First, just to be clear. I am not talking about when to disclose where you have buried the second body (@Bam294) or thinking about a physics problem set (@eugeneday) or conjoined twins (@BabyAttachMode). I am talking about when you should disclose that you have a partner that will also need a position when you are searching for a tenure-track job.
The other day I was having a conversation with a colleague about their recent job search. If there is one thing that can really get you worked up, it is when your junior faculty search fails. You put in all that work, spent so much time with interviews, maybe had an uncomfortable (or damn unpleasant) faculty meeting, only to end up not hiring anyone. Now, Dr. Zen claims that folks in his part of the woods don't get irritated when they have a failed search. That is not my experience. We aren't upset at a candidate that decides to go somewhere else. But it is definitely not a happy time when we don't hire someone at the end of a search. Searches can fail for any number of reasons. A common reason, the person you want to hire has several other offers and goes somewhere else. You can then find yourself chatting with a colleague trying to figure out why the job candidate didn't pick your department. Did they have an offer from Super Prestigious Uni? Did another program spend more on a startup than us? Did their adviser tell your friend that they really wanted to leave near a corn field? This is often just idle speculation, but after you put a lot of work into a search sometimes you just wanna know. You know?
Which brings me (finally) to the point of this post. When I was chatting my colleague, they seemed to think that their search had failed because of a two-body problem. Their top candidate had an offer somewhere else that was able to also provide a nice position for their spouse. Now, I don't really know if my colleague's dept. could have found (or even tried) something for the spouse. What caught my attention was that my colleague expressed the view that they wished candidates would disclose two-body problems up front in the job search process, even in the initial application.
My gut reaction is that this is a horrible idea. But I'm just one person. I went to twitter*:
There was a general consensus that no, you should not disclose this in your application. It is not relevant to your ability to do the job, and it is none of the search committee's business. All it could do would be hurt your chances of getting an interview. Dr. Isis put it bluntly, but this view was shared by many:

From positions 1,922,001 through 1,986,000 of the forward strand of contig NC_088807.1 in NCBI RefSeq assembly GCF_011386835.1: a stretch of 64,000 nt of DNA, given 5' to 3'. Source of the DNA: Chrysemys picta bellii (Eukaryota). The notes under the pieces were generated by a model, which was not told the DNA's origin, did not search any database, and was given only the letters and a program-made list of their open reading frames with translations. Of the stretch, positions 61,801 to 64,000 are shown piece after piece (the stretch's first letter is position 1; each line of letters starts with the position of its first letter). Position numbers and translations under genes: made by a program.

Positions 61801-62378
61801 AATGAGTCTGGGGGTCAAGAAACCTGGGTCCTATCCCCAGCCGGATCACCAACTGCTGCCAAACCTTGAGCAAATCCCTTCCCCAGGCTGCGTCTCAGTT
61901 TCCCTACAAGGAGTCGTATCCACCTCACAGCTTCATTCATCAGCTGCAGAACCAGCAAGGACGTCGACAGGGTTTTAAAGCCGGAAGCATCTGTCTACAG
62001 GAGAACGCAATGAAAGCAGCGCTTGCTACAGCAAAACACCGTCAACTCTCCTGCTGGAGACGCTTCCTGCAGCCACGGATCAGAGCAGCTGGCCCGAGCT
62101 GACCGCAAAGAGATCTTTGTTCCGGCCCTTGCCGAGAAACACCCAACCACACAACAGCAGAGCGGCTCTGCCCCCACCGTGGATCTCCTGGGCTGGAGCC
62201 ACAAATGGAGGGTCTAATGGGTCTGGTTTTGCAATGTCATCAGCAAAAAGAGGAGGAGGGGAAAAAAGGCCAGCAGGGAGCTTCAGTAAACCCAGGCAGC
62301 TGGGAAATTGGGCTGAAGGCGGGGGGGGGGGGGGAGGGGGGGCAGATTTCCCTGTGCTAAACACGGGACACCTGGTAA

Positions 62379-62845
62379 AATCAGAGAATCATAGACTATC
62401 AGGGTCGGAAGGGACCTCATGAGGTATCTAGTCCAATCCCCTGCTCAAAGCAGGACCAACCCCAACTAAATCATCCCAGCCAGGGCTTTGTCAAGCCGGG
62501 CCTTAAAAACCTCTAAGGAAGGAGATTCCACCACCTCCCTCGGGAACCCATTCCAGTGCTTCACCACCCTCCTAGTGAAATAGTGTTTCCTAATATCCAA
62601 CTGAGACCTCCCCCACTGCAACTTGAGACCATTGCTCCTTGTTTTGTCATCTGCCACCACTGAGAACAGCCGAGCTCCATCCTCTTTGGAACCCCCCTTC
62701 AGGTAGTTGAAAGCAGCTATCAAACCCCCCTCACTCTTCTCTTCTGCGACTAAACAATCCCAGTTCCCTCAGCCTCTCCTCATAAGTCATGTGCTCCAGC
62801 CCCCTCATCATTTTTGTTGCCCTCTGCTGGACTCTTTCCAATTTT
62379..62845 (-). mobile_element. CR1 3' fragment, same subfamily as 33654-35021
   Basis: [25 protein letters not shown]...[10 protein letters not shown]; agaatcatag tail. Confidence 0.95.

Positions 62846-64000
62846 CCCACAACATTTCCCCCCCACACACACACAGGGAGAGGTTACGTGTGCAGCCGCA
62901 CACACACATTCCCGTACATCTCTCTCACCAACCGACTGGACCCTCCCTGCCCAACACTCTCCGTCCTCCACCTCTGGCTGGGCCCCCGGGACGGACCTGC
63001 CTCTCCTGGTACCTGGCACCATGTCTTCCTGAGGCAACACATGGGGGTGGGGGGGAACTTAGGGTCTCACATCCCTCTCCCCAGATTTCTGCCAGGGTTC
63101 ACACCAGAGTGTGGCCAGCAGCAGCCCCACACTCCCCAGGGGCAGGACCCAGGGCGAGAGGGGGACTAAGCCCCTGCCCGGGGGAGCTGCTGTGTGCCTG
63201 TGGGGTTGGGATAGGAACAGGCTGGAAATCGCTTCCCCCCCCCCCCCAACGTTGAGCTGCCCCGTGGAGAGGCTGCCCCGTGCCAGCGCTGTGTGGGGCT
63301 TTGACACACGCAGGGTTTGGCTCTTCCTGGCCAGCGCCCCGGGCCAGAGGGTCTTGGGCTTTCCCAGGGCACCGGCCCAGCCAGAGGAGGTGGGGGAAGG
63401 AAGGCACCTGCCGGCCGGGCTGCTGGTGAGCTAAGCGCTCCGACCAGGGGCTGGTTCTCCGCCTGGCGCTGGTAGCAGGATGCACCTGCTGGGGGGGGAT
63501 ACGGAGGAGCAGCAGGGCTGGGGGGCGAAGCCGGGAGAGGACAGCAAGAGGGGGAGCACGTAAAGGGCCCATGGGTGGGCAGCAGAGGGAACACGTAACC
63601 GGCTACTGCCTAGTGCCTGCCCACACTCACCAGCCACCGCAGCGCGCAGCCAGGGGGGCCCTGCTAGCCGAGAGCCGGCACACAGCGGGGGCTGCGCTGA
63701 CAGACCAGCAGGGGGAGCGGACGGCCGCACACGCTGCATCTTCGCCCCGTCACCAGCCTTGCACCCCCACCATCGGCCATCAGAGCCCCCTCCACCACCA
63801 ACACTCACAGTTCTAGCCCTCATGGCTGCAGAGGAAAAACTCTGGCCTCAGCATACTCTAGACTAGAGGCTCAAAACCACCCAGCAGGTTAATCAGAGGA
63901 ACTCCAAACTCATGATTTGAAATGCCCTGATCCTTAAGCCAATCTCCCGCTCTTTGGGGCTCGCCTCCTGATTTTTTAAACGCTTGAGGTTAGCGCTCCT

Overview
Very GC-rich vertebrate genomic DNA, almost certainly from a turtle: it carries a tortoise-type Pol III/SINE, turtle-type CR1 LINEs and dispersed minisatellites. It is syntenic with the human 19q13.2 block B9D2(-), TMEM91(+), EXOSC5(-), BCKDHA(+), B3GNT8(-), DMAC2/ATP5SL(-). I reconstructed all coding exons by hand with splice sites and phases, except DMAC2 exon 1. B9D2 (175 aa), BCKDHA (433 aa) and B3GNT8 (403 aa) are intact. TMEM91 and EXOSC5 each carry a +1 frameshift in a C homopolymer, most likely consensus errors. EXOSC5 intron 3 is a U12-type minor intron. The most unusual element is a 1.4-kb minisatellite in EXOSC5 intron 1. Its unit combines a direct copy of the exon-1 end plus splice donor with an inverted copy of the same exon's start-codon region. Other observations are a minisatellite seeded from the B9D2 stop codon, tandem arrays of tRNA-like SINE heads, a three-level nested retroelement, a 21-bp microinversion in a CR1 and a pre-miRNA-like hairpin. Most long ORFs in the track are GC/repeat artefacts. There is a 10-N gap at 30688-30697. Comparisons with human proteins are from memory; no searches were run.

But there were a couple of tweeps that raised the same argument that my colleague had:
The argument here is that, if you did disclose your two-body problem, that this would give the department more time to come up with a "solution". The corollary is that if a dept. had no chance of EVER solving a two-body problem that they know that they shouldn't bother interviewing you. Because you would never be able to join their faculty. If you interviewed it would just be a waste of everyone's time. This is bullshit on so many levels. First, as I have argued before, IMO job interviews are almost NEVER a waste of time (for the applicant). There is a lot to be gained from interviews outside of a job offer. Second, I think that it is generally not a great thing when a search committee spends a lot of time thinking about IF a given candidate will choose to join their department. It is true that at some level "recruitability" is going to be something that the committee cares about (see above about not wanting to end up with a failed search). But it is not our job, as a search committee, to decide for someone if they want to take a job on our faculty. There are lots of people that live apart from their spouse. I don't have to, thankfully, but I would be pretty pissed if I wasn't offered a job because this was not an option. Who is the search committee to make this decision for me? DrugMonkey also brought up that another problem with gating on "recruitability" or "fit" can be the exclusion of anyone that is at all "different" (read from bottom to top):
It may be that I have not sat through enough searches, but my limited experience suggests that women are more likely to have a two-body "problem" during a search. I cannot explain this (men get married, too!). I suspect that women are more up-front about the second body.
What would you tell a postdoc that was getting ready to go on the job market with a second-body problem? Would your advice be different for a man vs. woman?
For those of us that have to sit on search committees: what do you think is the best way to handle a two-body problem?
Here is what I would advise my hypothetical postdoc: Bring up the second-body the minute you have an offer, and not a second sooner. At that point, the faculty has decided they REALLY want to hire you. There is incentive to "solve" the "problem". Instead of just avoid it.
*thanks to all the tweeps that jumped into the conversation!